Colm Carey: EXULTATE DEO, MUSIC INSPIRED BY THE PSALMS OF DAVID on LIR Print E-mail
Classical Reviews - Choral
Written by Alan Swanson   
Monday, 13 May 2013

EXULTATE DEO, MUSIC INSPIRED BY THE PSALMS OF DAVID Colm Carey, cond; Andrew Arthur (org); Ch Chapels Royal, Tower of London LIR 026 (61:21 Text and Translation)

Music by POULENC, PALESTRINA, LEIGHTON, PARRY, PURCELL, MENDELSSOHN, CHILCOTT, WALFORD DAVIES, BYRD, SWEELINCK, RUTTER, HOWELLS

The Tower of London actually contains two chapels, one to St. John the Evangelist and the other the grimly appropriate St. Peter in Chains. They have a mixed professional choir of ten voices (with five more added here) under Colm Carey, which sings here a broad program organized around Psalm texts. All the music, even the Continental motets, is part of the standard English cathedral repertory, with the possible exception of Bob Chilcott’s “My Prayer,” written originally for the Vancouver Chamber Choir.

The joyful opening sequence of Poulenc’s Exultate Deo, Palestrina’s Sicut cervus, and Kenneth Leighton’s Jubilate Deo, closes with Parry’s coronation anthem, I was glad . After all the rejoicing, it is a useful programming idea in the middle, then, to build a meditative sequence of Purcell’s short Hear my prayer , followed by Mendelssohn’s larger, and strikingly different, setting of a similarly addressed text, and to follow with Chilcott’s fine setting of the same verse Purcell used, as a kind of homage, and as a sort of bookend. The intense chromaticism of Chilcott (and Purcell) is contrasted by Walford Davies’s transparent chant setting of Psalm 121, and the deeply dark Miserere mei by William Byrd. Sweelinck’s Laudate Dominum sets that section into sharp relief, and leads us into John Rutter’s Psalm 23, later used in his Requiem (1985). The program ends with Howells’s Psalm 100, written in 1967 for this choir in its first year.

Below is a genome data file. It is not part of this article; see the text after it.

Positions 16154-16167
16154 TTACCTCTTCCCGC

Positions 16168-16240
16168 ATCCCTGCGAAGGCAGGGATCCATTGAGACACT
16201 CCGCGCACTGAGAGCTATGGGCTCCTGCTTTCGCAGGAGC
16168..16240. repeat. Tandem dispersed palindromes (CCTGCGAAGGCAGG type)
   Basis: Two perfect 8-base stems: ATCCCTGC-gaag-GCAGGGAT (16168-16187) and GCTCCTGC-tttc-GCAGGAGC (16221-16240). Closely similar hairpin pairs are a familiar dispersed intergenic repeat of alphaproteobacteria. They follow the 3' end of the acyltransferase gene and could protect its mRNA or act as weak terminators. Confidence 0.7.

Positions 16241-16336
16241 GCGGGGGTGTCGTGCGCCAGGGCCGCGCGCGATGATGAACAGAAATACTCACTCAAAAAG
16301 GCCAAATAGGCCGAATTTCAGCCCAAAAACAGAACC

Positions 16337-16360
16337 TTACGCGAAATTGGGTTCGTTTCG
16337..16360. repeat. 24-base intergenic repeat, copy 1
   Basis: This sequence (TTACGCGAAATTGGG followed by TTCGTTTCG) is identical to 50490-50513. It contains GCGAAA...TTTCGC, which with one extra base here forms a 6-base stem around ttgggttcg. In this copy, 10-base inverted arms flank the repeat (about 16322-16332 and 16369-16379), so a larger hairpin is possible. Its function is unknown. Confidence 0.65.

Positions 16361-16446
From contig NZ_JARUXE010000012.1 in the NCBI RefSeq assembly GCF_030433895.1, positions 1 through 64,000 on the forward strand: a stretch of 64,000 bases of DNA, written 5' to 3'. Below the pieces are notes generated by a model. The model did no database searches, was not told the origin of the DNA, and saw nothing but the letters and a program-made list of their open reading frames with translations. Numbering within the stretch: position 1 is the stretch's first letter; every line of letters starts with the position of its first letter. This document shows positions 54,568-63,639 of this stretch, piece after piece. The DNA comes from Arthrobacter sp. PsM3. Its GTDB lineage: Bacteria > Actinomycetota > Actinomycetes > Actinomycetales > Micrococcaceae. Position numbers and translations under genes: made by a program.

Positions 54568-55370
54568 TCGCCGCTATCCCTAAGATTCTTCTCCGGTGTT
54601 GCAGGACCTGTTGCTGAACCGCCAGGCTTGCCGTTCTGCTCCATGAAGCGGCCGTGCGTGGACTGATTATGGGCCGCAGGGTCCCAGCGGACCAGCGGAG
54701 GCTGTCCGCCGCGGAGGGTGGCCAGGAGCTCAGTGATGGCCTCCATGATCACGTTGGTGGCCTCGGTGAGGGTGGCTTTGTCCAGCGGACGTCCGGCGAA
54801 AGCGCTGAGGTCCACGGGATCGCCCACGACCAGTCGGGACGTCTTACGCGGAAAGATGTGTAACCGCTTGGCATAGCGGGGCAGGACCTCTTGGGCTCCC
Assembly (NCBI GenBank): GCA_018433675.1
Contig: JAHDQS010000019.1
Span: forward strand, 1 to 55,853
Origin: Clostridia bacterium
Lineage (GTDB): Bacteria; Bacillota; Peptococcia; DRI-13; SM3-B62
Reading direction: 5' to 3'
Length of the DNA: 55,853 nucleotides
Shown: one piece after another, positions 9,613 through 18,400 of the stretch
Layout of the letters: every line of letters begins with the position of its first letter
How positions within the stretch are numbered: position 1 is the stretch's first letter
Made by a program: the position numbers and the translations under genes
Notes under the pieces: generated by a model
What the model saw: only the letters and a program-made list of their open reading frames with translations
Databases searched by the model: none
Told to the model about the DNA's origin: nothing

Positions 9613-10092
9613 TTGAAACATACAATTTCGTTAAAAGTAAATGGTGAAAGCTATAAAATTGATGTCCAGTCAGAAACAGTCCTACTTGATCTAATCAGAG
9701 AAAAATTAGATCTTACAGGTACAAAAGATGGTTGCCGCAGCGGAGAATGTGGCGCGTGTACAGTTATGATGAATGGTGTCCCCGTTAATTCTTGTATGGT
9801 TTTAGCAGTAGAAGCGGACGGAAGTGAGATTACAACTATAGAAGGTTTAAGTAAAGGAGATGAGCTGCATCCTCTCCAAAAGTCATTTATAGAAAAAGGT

The choir has a forthright sound and a broad expressive range, which can be difficult for a small ensemble to manage. They are pressed in trying to recreate the massive sonorities required in Parry’s I was glad , and are at their best in the quieter passages, as in Parry’s Lord, let me know mine end . When a mighty sound is required, it’s there, but it gets shrill and the otherwise admirable blend fractures. It is an endemic problem, however, that the words are hard to distinguish, even though I know them by heart. This is an interesting program, well performed, and serves as a good introduction to some of the mainline pieces in the English church repertory. Alan Swanson


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